The MoD have issued a Request For Information regarding radar technology and capability for a new ground-based ballistic missile defence radar system.
The information comes from a question asked in Parliament by Mr Kevan Jones, MP for North Durham:
“To ask the Secretary of State for Defence, with reference to paragraph 4.16 of the National Security Strategy and Strategic Defence and Security Review 2015, what progress has been made on his Department’s plan to invest in a ground-based BMD radar.”
The question was answered by Harriett Baldwin, Under Secretary of State for Defence Procurement:
“Since the Strategic Defence and Security Review announcement, the UK missile defence community has been undertaking detailed scoping of the options for the future ground-based ballistic missile defence (BMD) radar.
A Request For Information was issued to Industry in June this year to gather information about radar technology and capability. We expect the radar to be in service by the mid-2020s.”
The UK’s current and only ballistic missile defence (BMD) radar is at RAF Fylingdales, speculation suggests that either a site in the UK or Cyprus will house the system.
While the radar station at RAF Fylingdales remains a British asset operated and commanded by the Royal Air Force, it also forms one of three stations in the United States BMEWS network. The other two stations in the network are Thule Air Base, Greenland and Clear Air Force Station, Alaska. The data obtained by Fylingdales is shared fully and freely with the United States, where it feeds into the US-Canadian North American Aerospace Defence Command at Peterson Air Force Base in Colorado Springs. To this end a United States Air Force liaison officer is stationed at the base.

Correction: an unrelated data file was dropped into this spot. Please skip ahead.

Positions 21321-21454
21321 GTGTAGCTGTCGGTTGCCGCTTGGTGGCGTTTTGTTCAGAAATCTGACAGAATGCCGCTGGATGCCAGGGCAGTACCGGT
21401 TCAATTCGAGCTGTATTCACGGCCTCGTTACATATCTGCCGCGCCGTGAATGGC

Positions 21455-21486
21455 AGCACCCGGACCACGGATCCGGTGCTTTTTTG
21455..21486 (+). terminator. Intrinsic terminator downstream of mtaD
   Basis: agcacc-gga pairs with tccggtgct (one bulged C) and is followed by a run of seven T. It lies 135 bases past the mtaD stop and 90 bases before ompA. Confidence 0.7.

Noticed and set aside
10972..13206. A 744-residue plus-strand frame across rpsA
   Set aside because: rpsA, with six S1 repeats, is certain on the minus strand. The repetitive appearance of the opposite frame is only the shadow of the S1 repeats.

In addition, the UK will also support “research and development initiatives and multinational engagement through the UK’s Missile Defence Centre “.
The relevant section of the Strategic Defence and Security Review states:
“The UK has been under constant threat from ballistic missiles since the Second World War. But states outside the Euro-Atlantic area and non-state actors are now acquiring ballistic missile technology. The threat faced by the UK, our Overseas Territories and our military bases has evolved. We will continue to commit significant funds to the NATO Ballistic Missile Defence (BMD) network, as well as supporting research and development initiatives and multinational engagement through the UK’s Missile Defence Centre.
We will invest in a ground-based BMD radar, which will enhance the coverage and effectiveness of the NATO BMD system. We will also investigate further the potential of the Type 45 Destroyers to operate in a BMD role.”
The Missile Defence Centre is a UK Government and industry partnership for working with allies and partners on ballistic missile defence issues.